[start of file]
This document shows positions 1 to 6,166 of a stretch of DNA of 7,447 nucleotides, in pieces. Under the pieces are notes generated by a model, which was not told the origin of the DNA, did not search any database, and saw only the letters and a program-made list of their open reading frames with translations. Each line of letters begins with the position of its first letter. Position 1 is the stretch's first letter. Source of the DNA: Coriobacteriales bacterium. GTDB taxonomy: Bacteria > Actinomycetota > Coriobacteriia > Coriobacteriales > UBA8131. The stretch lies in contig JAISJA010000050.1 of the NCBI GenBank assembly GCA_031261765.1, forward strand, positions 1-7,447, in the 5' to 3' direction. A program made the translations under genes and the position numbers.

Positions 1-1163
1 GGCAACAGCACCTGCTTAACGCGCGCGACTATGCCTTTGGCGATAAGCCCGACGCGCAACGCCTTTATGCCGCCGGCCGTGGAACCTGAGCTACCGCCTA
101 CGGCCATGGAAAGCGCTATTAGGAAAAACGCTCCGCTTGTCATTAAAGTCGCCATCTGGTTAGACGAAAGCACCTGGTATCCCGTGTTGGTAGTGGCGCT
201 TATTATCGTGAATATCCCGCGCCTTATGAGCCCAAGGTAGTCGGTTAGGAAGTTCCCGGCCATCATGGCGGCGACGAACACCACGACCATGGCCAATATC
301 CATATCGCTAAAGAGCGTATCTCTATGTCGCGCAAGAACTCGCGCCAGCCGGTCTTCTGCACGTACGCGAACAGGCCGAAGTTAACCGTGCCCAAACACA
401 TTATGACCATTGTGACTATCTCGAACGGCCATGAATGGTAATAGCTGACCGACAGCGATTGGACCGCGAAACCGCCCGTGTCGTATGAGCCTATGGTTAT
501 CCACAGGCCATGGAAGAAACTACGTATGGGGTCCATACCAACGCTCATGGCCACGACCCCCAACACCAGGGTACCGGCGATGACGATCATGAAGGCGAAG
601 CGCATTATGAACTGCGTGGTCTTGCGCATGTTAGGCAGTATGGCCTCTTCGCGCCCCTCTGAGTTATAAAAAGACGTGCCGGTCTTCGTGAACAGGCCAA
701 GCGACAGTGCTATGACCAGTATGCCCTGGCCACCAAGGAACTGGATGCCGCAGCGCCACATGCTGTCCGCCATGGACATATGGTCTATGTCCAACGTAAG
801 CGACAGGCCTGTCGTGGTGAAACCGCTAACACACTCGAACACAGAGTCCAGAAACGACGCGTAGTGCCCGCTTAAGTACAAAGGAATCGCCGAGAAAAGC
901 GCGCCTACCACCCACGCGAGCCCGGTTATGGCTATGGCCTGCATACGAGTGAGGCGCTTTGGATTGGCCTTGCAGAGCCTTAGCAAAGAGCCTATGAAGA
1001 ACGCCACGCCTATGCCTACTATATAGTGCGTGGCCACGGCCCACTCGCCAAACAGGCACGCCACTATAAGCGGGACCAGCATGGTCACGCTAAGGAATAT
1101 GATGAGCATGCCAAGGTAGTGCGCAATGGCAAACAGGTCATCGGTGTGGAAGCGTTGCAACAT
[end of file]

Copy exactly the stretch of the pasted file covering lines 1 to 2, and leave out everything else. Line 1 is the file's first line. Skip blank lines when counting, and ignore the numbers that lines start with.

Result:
This document shows positions 1 to 6,166 of a stretch of DNA of 7,447 nucleotides, in pieces. Under the pieces are notes generated by a model, which was not told the origin of the DNA, did not search any database, and saw only the letters and a program-made list of their open reading frames with translations. Each line of letters begins with the position of its first letter. Position 1 is the stretch's first letter. Source of the DNA: Coriobacteriales bacterium. GTDB taxonomy: Bacteria > Actinomycetota > Coriobacteriia > Coriobacteriales > UBA8131. The stretch lies in contig JAISJA010000050.1 of the NCBI GenBank assembly GCA_031261765.1, forward strand, positions 1-7,447, in the 5' to 3' direction. A program made the translations under genes and the position numbers.

Positions 1-1163